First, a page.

🍾 Your Wine Is Not Corked!
But there are a bunch of things that may be wrong with it.
"Hi guys, I think this wine is corked." Cool. It happens. It sucks, but what can you do? You can't win them all. The issue of corked wine is actually extremely rare and there are a few other common faults which you might be picking up on and confusing with cork taint. Don't worry though - I'm going to explain them and more importantly, DRNKS still refunds you for these faults. In fact, DRNKS basically refunds for any complaint about the juice - thankfully we don't get that many!
There's also a difference between faults and taints. Faults lie in the wine inside the bottle, whereas taints come from outside factors (one could be the cork, yep). Lastly, as per usual, I'll keep it light and breezy. There are a million more faults and taints, we're just looking at the ones we see regularly. If you want to dig deeper to understand the science, this resource is excellent, and really in depth.
"It tastes like vinegar."
This is probably the most common fault, and also a tricky one, because sometimes volatile acidity (or VA as we call it) is just a character found in a few of our wines. Having said that, you'll normally see it mentioned in the tasting note if it's meant to be there... What makes wine smell like vinegar is rapid oxidation of the juice - too much oxygen. Although sometimes the cork can contribute to this by not sealing the wine correctly (that’s not “corked” though). If it's in check and not dominating the aroma and you can still smell and taste other characters - it's meant to be there. However, if it's moving into the ethyl acetate region and smells like nail polish remover, it’s 100% not meant to be there. As a footnote to this, we carry quite a few wines (especially from the Jura) that are oxidised on purpose, mainly in tank or barrel prior to bottling. The big difference you'll see here is more of a nutty / sherry-like character, but most importantly it’ll be integrated into the rest of the wine. A component - not a dominating feature.
"It stinks a bit."
Does your wine smell like eggs? Rotten eggs even? Fart lol? Well - that's nothing to do with the cork, that wine is REDUCTIVE. This is basically the opposite of what we’ve described above. This is winemaking that aims to have as little influence from oxygen as possible. It's derived from increased sulphur usage in the vineyard and in the winery. When it doesn't work out, the aroma out of the bottle when cracked open can be pretty bad. Thankfully, after a quick decant (a plastic jug is fine, don’t sweat about finding anything too fancy) or fairly vigorous swirling in the glass, those farty aromas will disappear. Yay.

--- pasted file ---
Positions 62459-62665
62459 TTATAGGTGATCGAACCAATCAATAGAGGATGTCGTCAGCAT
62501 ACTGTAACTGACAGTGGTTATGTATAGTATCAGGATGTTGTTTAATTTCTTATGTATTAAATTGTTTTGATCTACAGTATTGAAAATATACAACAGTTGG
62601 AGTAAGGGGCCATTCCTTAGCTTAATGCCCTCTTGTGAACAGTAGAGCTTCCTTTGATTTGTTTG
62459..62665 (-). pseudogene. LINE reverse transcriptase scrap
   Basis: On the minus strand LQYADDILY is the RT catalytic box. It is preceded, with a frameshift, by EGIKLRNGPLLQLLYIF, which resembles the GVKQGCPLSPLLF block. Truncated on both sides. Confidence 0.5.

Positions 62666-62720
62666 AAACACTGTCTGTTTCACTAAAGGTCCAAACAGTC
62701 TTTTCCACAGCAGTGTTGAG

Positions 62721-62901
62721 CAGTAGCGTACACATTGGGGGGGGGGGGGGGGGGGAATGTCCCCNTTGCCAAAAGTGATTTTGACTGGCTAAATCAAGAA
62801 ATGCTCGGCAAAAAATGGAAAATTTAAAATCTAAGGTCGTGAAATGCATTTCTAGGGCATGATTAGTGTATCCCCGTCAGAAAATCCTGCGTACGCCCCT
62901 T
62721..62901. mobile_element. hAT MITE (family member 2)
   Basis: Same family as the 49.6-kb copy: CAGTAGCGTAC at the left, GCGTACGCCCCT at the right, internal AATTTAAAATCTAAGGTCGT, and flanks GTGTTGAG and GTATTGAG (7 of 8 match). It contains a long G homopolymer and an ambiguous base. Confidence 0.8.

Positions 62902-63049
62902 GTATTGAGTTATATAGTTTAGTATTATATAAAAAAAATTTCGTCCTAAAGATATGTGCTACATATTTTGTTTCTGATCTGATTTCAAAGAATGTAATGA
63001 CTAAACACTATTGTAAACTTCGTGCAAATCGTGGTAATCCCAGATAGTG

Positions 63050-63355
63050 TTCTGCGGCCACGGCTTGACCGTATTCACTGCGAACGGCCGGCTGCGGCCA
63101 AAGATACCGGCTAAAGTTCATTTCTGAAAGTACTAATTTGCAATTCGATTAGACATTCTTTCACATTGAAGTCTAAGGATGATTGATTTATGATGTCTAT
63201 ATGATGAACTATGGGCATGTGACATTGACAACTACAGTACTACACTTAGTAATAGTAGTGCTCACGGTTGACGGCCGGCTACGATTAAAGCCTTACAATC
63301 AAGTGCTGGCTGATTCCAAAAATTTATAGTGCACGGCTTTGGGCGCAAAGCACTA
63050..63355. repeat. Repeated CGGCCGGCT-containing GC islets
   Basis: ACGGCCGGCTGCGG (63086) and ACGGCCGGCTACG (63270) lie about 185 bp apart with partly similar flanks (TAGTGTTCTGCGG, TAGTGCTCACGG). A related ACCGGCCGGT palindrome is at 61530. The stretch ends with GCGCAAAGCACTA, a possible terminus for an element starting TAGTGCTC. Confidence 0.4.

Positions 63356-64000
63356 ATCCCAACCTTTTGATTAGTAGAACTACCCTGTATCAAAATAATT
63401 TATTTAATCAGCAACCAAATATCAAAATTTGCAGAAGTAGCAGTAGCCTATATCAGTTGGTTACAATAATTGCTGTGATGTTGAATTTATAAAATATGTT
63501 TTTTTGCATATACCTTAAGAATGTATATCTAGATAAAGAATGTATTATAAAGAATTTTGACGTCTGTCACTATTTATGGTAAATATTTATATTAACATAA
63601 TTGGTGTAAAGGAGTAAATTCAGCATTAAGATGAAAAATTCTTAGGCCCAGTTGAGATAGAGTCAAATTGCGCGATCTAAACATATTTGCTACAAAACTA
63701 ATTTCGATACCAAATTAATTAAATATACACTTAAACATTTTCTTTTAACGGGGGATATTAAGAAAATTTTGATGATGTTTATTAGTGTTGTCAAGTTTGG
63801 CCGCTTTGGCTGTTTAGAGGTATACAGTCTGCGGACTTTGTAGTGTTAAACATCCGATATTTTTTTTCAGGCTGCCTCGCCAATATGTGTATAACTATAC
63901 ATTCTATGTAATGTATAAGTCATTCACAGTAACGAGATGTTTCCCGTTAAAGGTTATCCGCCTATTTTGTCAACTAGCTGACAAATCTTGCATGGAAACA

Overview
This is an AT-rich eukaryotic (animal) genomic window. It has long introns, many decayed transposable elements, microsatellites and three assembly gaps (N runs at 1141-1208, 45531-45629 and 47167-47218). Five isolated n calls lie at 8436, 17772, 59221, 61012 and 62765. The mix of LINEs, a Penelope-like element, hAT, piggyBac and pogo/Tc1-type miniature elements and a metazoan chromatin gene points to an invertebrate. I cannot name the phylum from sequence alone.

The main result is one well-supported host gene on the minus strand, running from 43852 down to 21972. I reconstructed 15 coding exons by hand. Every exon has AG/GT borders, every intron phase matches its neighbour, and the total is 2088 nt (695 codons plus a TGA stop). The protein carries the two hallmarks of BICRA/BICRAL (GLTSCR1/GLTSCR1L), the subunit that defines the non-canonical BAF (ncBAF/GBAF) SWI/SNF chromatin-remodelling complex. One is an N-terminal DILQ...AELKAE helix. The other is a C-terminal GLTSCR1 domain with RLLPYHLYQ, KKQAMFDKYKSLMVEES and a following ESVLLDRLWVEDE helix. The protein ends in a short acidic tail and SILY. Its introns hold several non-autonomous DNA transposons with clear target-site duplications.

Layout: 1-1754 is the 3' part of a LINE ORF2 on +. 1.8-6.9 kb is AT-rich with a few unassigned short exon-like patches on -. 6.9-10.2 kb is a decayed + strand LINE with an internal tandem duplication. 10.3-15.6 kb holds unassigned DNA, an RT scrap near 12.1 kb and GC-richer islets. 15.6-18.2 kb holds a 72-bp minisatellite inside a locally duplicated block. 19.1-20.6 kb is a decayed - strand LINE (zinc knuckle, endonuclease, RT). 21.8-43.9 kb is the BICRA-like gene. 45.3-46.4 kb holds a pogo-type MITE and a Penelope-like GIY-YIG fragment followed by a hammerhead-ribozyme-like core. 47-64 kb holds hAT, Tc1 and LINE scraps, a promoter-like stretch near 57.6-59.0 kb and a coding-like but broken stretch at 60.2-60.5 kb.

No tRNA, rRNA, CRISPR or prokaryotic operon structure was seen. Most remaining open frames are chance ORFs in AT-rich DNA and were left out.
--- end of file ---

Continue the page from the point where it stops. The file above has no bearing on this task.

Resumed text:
"It tastes funny after I drink it.?
Oooo this is a tricky one. This could be mousiness. I feel we're going to need to do a whole article just on mousiness - it's a nightmare. Broadly speaking, it’s caused by high acid, high solids (lees etc.) and not much sulphur or oxygen. You can sometimes see it as smelling like caged mice, or that time when I was about eight years old and a mouse got trapped in the electric oven in our kitchen. When we turned it on... it was an aroma you could taste in your mouth it was so strong - I see that character in mousy wine. Gross. The things that makes this fault so tricky are:
- not everyone can sense it… Including winemakers lol!
- It appears most commonly about 3-4 seconds after you've tasted the wine, so if you're eating / trying other wines, it's really easy to miss.
Tricky little thing! How cute is this PDF? It has a lot of info and long words about what causes it.
"This wine is corked."
Cool - the real deal. Cork taint varies. It can be super subtle and will edge off just a tiny bit of flavour or aroma - you'd need to be very familiar with the wine or wine style to pick this up... Or it can be full-blown gross-this-cork-is-shit vibes. What does it smell like? Easy - mould, must, wet dog, wet cardboard... Plus, the wine will have little to no flavour, and any flavour it does have won't be very nice. Without getting too sciencey, basically there is a compound (2,4,6-trichloroanisole - there will be a test) that grows like a mould (there's a bit more to it than that) on the cork. Yuck. It happens roughly once in every 25 bottles of wine, and will only ever affect that particular bottle. The other faults listed above can take out their aggression on entire releases from wineries. Yikes.
"Will I die?"
Yes, one day. Fortunately it won't be because of any of these faults.
"What do I do?"
If this happens to you and you consider the wine undrinkable for any of the above reasons (or a reason we haven't covered) simply stop drinking, pour any wine you can back into the bottle, take a photo of the full (opened) bottle of wine, and send us a descriptive email. We'll look after you, like we always do. YAY! YOUR WINE IS NOT CORKED THERE IS JUST SOME OTHER GROSS THING WRONG WITH IT.